Should Broadcasting Fake History Be Allowed?

 In General

Earlier this week I watch an episode of Hunting Hitler on The History Channel. The programme suggests that in early 2014, the FBI declassified hundreds of pages of top secret documents proving that top USA Government officials not only believed that Hitler escaped Germany, but were also secretly spending millions of dollars trying to track him down. A team of investigators  thus embark on a massive manhunt in attempt to solve the mystery.

The episode I watched was from Series 2 – evidently the programme had moved on from Adolf Hitler and was now concentrating on a certain Martin Bormann – who, despite official records stating he died on 2nd May 1945 in Berlin – the programme was convinced he actually fled to Chile.

It was an interesting enough programme, and half way through I sent out a tweet to my wonderful Twitter followers…

Now, I am fully aware of some of the conspiracy theories surrounding Adolf Hitler and other senior Nazi officials who supposedly fled to South America, but I was not aware, specifically, of anything surrounding Bormann. Turns out my Twitter family did and they were not backwards in coming forwards either! You can read the comments for yourself on my Twitter feed but suffice to say there was not a great deal of love for both the series and The History Channel. Here are a couple of choice quotes – again, you can read everything on my feed:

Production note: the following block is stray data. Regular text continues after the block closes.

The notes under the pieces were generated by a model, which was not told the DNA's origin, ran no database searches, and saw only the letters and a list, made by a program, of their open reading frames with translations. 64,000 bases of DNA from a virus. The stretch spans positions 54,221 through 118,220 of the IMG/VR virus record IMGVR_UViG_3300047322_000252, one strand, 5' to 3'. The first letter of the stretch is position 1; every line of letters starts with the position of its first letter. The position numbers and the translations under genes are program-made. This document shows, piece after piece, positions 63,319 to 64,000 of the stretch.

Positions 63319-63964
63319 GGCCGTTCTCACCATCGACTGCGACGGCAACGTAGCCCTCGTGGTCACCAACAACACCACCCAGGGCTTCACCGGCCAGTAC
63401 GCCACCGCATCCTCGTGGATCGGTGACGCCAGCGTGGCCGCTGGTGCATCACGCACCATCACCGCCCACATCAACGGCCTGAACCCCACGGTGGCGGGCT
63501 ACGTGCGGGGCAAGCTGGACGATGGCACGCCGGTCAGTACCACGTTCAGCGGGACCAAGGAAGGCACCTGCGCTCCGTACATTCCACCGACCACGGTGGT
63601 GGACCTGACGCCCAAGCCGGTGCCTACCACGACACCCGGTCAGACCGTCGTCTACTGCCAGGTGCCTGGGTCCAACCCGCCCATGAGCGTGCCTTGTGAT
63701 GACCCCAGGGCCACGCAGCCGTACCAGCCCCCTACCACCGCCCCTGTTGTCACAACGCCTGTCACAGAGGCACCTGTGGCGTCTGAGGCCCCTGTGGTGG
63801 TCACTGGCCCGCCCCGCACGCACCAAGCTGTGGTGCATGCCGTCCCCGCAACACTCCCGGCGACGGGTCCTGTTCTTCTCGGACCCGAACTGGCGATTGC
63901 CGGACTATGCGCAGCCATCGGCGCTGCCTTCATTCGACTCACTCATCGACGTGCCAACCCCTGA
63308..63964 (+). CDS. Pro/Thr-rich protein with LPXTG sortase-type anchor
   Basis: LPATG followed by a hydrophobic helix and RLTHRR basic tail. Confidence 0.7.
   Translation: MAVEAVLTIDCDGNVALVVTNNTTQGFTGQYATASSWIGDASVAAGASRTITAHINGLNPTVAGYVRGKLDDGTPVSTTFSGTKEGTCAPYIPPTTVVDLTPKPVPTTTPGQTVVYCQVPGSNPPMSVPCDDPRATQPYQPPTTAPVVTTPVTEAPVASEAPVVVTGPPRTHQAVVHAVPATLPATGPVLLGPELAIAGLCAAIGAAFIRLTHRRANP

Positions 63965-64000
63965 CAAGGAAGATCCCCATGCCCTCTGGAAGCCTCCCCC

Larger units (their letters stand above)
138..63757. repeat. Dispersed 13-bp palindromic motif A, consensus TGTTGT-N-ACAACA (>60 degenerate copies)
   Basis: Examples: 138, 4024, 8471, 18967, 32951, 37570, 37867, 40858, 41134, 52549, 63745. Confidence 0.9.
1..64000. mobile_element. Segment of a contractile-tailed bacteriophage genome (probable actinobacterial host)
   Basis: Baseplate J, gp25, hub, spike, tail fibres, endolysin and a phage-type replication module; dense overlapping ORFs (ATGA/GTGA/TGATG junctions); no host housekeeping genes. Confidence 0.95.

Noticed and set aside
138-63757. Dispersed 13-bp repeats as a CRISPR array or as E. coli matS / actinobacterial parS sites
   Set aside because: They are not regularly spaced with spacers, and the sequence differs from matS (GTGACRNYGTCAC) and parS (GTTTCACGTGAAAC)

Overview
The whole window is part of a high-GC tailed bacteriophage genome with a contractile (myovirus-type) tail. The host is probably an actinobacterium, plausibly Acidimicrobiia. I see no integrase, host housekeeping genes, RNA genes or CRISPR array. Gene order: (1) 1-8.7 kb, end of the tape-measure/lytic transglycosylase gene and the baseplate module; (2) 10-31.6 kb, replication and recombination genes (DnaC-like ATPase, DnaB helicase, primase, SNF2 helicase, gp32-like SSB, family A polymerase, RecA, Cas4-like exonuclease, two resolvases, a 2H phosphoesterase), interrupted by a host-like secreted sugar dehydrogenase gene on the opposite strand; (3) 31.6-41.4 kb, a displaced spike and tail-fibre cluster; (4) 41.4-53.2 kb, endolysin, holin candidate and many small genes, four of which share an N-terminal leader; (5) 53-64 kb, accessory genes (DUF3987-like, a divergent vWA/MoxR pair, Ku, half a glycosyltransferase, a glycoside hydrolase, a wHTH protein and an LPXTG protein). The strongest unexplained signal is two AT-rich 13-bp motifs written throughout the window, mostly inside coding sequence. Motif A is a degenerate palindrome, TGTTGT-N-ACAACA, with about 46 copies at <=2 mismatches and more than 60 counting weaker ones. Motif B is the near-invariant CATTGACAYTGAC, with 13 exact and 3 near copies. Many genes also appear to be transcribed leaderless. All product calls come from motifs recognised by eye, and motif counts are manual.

“Be weary of that series”

“It’s a deeply irresponsible series”

“I always advise my students NOT to watch the history channel. As much scholarship as the Daily Star.”

“Personally, I think it would be nice if there were some actual history programmes on the History Channel once in a while”


You get the picture. The people talking like this were teachers and professional historians – people that know what they are talking about. Another history blogger (Roger Morehouse) has completely smashed the series in a very angry post.

So this begs a question. If such a programme was so inaccurate and so misleading, why was it allowed to be broadcast on mainstream TV? Surely broadcasters such as The History Channel have a duty of care to ensure that their programmes contain actual historical fact and not just pure fantasy?

Answers on a postcard…



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